Here’s What Medical Cannabis Looks Like in Texas

Compassionate Cultivation founder and CEO Morris Denton looks over marijuana plants in the company’s flowering room in Manchaca, Texas.

Nearly all forms of cannabis are illegal in Texas. And by illegal, I mean very illegal. Possession of a small amount of cannabis concentrate—what we in the legal states know as a $30 vape cartridge—is a felony in the Lone Star State.

Medical marijuana here has almost no THC. It’s actually lower in THC than hemp-derived CBD.
But there is one form of cannabis that is allowed. It’s a highly specialized cannabidiol oil that contains, by law, no more than 0.5% THC and no less than 10% CBD. It’s available only to patients with intractable epilepsy, and three companies are licensed to produce and distribute it.

Texas lawmaker whose bill allowed medical cannabis oil wants to expand its use in 2019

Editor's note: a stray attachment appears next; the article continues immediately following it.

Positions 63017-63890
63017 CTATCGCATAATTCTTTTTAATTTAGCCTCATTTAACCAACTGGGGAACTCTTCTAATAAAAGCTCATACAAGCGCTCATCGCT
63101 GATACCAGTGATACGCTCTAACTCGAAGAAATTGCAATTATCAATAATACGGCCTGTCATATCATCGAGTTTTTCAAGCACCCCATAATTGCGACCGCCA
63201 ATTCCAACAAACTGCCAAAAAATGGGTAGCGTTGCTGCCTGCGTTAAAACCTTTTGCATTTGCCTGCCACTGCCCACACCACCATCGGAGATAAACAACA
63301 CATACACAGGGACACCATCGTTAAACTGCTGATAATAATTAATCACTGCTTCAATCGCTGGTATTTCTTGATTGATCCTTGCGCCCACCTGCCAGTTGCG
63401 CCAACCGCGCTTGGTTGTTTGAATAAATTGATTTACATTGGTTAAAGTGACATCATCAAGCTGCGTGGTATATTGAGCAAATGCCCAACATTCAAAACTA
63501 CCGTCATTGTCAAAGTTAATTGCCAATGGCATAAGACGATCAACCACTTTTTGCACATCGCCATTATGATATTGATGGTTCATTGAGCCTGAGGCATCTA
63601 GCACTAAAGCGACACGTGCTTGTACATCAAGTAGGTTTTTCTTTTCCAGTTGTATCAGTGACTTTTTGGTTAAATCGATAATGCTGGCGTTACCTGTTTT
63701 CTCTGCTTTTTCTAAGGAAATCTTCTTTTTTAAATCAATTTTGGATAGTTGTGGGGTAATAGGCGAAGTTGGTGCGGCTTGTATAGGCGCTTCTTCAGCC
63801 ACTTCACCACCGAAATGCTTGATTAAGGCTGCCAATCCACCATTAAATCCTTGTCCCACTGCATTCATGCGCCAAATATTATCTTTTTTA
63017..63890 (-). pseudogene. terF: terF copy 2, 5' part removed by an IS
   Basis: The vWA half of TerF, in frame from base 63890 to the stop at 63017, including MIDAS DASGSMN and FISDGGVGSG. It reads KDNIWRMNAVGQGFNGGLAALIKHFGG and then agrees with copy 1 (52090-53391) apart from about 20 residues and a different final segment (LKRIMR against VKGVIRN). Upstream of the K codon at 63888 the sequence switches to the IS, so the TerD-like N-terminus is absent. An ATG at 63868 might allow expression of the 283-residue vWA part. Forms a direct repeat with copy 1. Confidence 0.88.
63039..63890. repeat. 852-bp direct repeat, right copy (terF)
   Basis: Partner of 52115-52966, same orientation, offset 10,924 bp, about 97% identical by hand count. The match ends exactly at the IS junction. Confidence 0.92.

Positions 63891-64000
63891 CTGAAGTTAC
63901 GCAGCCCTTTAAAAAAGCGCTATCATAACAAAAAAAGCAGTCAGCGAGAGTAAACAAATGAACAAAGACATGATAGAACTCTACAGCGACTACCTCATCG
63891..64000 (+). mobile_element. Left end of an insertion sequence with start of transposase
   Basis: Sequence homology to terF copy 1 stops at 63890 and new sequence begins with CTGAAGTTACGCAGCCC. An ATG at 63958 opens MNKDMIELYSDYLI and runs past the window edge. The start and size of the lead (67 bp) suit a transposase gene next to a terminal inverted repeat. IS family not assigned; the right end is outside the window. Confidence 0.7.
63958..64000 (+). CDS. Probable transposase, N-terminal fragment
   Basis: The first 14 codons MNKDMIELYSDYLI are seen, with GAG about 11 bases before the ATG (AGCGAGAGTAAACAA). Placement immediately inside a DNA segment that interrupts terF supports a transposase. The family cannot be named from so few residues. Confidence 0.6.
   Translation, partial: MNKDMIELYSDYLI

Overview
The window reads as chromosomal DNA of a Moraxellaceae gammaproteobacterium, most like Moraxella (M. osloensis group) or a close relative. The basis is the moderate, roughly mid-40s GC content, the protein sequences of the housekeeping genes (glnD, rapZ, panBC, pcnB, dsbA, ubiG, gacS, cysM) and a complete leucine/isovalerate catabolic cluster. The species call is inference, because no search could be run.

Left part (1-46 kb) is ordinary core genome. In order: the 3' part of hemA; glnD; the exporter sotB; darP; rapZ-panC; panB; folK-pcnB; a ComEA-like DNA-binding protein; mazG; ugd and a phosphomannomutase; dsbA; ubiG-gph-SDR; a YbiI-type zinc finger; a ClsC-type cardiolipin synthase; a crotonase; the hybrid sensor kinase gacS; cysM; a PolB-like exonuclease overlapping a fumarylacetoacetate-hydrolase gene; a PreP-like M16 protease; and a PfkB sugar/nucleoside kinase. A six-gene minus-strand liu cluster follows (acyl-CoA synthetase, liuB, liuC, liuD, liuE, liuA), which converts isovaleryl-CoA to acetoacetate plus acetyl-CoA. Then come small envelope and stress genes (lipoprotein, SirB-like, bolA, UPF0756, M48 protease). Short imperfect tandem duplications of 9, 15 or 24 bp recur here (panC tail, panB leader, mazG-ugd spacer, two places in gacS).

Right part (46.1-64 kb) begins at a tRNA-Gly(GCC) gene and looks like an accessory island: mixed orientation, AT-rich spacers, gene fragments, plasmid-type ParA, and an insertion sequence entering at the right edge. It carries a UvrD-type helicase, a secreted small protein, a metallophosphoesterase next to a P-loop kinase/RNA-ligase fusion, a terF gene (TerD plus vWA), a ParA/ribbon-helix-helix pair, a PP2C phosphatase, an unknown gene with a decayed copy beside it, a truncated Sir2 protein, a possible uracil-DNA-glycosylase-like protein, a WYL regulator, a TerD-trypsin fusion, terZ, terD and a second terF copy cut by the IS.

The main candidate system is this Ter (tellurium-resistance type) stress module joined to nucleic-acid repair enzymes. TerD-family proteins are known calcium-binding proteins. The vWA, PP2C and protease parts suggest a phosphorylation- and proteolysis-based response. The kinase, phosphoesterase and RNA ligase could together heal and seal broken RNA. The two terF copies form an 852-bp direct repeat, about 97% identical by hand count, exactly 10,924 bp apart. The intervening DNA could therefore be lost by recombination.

skliGov. Greg Abbott displays SB339 as Rep. John Zerwas, Rep. Stephanie Klick and Sen. Kevin Eltife watch. The bill would allow limited use of medical marijuana oil that will control seizures in epileptic children.

Four years after she authored legislation that legalized the sale of medical cannabis oil to Texans suffering from a small number of conditions, Republican state Rep. Stephanie Klick plans to push to expand the list of eligible patients in 2019.

On Thursday, the Fort Worth representative filed House Bill 3703, which would give Texans with multiple sclerosis, epilepsy and spasticity access to medical cannabis oil containing low levels of tetrahydrocannabinol, the psychoactive element in marijuana known as THC.

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First Clinical Trial Of Cannabis For PTSD in Veterans Is Now Complete

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After a decade of working on the first FDA-approved trial examining the effects of THC and CBD on the symptoms of PTSD in war veterans, a team of researchers has declared their clinical trial complete. The process, however, was not simple.

“We are proud to have persevered through these regulatory hurdles independently of hospitals, universities, or the VA system,” commented site principal investigator Dr. Sue Sisley in a press release.